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The Threat of the DoD COVID-19 Vaccine Mandate

The surest way to prevent war is to be prepared to win one. Doing so requires a competitive approach to force development and a consistent, multiyear investment to restore warfighting readiness and field a lethal force. The size of our force matters. The Nation must field sufficient, capable forces to defeat enemies and achieve sustainable outcomes that protect the American people and our vital interests.

National Defense Strategy of the United States of America (published by the Department of Defense)

Recent court stays of Covid shot mandates for federal contractors do not affect the military mandate or the Department of Defense (DoD) civilian mandate. Uniformed service and general service DoD employees remain under this health mandate — and I, like many others, call on the DoD to seriously consider a stay of the mandatory coronavirus disease 2019 vaccination of DoD personnel until its impact on national defense is fully understood. At this point, the loss of military manpower through administrative separation and termination of unvaccinated personnel, decreased retention and increased retirement could present a greater threat to immediate and future military operations and readiness than the virus itself.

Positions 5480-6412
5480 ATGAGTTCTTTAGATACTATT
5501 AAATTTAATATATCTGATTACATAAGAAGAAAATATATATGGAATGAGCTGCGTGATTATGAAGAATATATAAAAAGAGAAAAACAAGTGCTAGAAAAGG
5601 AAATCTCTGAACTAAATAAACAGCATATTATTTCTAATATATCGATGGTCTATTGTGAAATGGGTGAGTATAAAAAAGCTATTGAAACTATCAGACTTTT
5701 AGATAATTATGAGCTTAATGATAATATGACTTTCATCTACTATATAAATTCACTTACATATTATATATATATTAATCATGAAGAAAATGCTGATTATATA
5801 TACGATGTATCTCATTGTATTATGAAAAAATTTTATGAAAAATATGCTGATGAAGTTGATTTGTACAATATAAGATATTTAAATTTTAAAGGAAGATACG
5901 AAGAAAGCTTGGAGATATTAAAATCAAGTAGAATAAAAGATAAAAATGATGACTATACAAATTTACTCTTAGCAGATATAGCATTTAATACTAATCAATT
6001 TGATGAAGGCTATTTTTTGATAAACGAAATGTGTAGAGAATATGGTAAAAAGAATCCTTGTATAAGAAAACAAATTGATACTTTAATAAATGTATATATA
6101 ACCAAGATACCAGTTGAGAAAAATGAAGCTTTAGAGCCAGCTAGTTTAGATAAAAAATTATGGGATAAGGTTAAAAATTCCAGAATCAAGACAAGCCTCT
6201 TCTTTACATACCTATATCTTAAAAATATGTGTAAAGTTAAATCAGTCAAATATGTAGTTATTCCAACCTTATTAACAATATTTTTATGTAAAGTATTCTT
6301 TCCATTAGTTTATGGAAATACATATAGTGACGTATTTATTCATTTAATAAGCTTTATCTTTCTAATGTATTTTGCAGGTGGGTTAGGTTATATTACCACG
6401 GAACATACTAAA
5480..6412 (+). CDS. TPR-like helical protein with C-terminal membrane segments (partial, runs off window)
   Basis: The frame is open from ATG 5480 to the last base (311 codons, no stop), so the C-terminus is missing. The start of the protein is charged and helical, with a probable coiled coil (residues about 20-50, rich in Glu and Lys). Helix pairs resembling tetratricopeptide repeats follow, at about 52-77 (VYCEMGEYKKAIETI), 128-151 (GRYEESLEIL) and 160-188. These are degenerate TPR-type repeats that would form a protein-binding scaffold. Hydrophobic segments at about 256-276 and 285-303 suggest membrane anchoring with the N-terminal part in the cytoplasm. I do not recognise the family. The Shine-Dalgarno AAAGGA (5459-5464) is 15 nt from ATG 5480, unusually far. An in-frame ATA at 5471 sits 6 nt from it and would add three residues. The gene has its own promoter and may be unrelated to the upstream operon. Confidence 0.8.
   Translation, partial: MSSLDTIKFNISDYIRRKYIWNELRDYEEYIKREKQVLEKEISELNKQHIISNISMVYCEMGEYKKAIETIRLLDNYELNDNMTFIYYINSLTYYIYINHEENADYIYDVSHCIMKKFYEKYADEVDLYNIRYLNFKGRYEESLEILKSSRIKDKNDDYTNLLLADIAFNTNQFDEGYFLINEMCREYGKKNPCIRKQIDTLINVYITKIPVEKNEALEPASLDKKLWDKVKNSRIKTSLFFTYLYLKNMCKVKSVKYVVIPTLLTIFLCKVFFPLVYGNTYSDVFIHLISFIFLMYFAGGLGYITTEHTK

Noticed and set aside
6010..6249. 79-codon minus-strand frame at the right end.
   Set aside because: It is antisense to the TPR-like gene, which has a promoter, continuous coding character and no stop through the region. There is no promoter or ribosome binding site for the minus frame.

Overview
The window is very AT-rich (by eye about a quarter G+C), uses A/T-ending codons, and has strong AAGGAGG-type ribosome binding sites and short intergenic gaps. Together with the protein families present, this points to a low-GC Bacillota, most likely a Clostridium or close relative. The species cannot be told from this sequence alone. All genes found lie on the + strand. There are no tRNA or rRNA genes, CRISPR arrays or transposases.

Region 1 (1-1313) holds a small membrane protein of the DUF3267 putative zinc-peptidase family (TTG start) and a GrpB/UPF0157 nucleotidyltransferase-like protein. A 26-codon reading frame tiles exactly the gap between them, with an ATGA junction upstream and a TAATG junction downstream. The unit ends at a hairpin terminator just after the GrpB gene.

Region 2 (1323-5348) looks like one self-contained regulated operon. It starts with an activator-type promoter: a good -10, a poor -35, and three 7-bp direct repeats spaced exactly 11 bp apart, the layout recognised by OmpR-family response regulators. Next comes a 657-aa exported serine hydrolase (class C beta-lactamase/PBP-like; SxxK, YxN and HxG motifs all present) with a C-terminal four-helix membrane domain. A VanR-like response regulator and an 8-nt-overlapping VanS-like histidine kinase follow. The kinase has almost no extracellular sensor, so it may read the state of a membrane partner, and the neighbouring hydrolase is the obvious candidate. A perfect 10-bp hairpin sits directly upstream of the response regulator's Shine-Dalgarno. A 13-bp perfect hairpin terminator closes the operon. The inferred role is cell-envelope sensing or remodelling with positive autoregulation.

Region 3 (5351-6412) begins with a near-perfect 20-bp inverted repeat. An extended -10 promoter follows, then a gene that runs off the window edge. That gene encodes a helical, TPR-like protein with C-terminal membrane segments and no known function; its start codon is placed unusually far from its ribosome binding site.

Immediate Risk

During World War II, an average of 220 U.S. service members died per day, or nearly 6,600 per month. If unvaccinated service members are administratively separated and DoD civilians are terminated, assuming a very conservative 12-month timeline, the rate of attrition would reach an astronomical 27,000 personnel per month — more than four times the average monthly casualty rate during the bloodiest war in human history.

Military commanders rely on three essential warfighting resources to execute their missions:

1. Manpower – uniformed services, civilian and contractor

2. Equipment – vehicles, weapons systems, communications infrastructure, etc.

3. Consumables – fuel, food, ammunition, etc.

Absent a stay, mandate-related attrition will significantly undermine manpower resources across the DoD. Comparing total uniformed service and DoD appropriated fund civilian populations against recently reported DoD and Office of Personnel Management vaccination figures, an estimated 276,904 uniformed service members and 50,318 DoD appropriated fund civilians remain unvaccinated, representing approximately 13 percent and 6.6 percent of their respective populations. According to published service-level policies, all of these personnel face potential administrative separation or termination if the mandate is not suspended.